(supposedly) reversing the entropy of closed systems

Discussion in 'Pseudoscience Archive' started by DRZion, Jan 19, 2010.

  1. AlphaNumeric Fully ionized Registered Senior Member

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    DRZion, what do you actually plan to write your paper on? Are you going to argue from theory that dS<0 is possible in a closed system? In which case you need to be familiar with such things as thermodynamics and statistical physics, including such concepts as Gibbs free energy or partition functions. The problem is that given such constructions its proven that the 2nd law follows. As such you cannot use the theory of thermodynamics to prove otherwise.

    Thus you must be doing experimental work which demonstrates the current thermodynamics model is wrong, in that there are experiments which it cannot explain. Are you doing such experiments? If so, outline what they are, what your equipment is, what your methods of analysis are etc. Only if you have experimental justification for your claims can you end up demonstrating the 2nd law wrong.
     
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  3. DRZion Theoretical Experimentalist Valued Senior Member

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    Yes, the most fundamental argument for perpetual motion is entropy reversal.

    I do not have any real theory for entropy reversal (it is much easier to prove with an experiment)- but I do not think one is required since there really isn't any theory for why entropy is a directional process in the first place. It is an empirical law without any precursors (an axiom). But this is a whole different argument.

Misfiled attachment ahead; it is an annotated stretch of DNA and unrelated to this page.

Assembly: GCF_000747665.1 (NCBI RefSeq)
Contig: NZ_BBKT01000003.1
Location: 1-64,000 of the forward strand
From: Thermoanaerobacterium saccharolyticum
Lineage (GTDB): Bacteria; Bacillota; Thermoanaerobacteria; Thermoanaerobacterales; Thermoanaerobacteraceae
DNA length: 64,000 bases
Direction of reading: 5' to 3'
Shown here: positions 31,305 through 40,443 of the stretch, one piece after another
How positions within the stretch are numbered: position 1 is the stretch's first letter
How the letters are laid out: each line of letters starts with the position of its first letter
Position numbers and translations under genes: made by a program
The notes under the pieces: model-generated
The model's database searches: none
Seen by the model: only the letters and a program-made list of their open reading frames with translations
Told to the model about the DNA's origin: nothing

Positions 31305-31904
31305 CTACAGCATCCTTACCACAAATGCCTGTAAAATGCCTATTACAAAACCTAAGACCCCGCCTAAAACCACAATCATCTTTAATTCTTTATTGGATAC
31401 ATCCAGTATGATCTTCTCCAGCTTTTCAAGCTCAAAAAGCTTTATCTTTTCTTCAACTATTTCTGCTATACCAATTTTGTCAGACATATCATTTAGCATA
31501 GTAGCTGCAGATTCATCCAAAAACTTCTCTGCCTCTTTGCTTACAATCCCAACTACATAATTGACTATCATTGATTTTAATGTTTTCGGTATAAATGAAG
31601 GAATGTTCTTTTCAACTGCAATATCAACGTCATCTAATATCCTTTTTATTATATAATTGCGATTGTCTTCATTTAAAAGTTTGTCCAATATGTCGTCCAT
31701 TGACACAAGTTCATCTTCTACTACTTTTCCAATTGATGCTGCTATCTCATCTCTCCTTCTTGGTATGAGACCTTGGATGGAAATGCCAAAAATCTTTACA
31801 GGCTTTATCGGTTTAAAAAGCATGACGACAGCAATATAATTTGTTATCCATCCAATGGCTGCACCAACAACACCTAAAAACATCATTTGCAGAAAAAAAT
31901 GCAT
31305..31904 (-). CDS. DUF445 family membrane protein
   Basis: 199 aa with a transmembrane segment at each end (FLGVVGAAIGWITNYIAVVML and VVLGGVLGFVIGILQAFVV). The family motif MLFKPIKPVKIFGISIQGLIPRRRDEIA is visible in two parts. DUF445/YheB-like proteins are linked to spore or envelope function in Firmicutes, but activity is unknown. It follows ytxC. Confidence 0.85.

I have heard this argument before - that it is a self contradiction to try to undermine standard thermodynamics with more standard thermodynamics.

    This is why a simple experiment would be far more effective than any amount of derivation. I can't tell why there are exceptions to the second law, it does seem to hold in every process in nature. In order to prove why and where there are exceptions, more serious math is required.

    I am certainly trying to take the experimental approach rather than any theoretical approach. Right now I am designing the experiments, but these remain top secret until I publish them.

    The process which I am studying constitutes of entropy increasing from point A to B and then decreasing from point B to C . However, net entropy still increases between points A and C. I have read a bit on reversible processes and it seems that during such a process entropy does not increase and so the above process would not be categorized as a reversible process but would display reversal of entropy.
     
    Last edited: Jan 24, 2010
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  5. DRZion Theoretical Experimentalist Valued Senior Member

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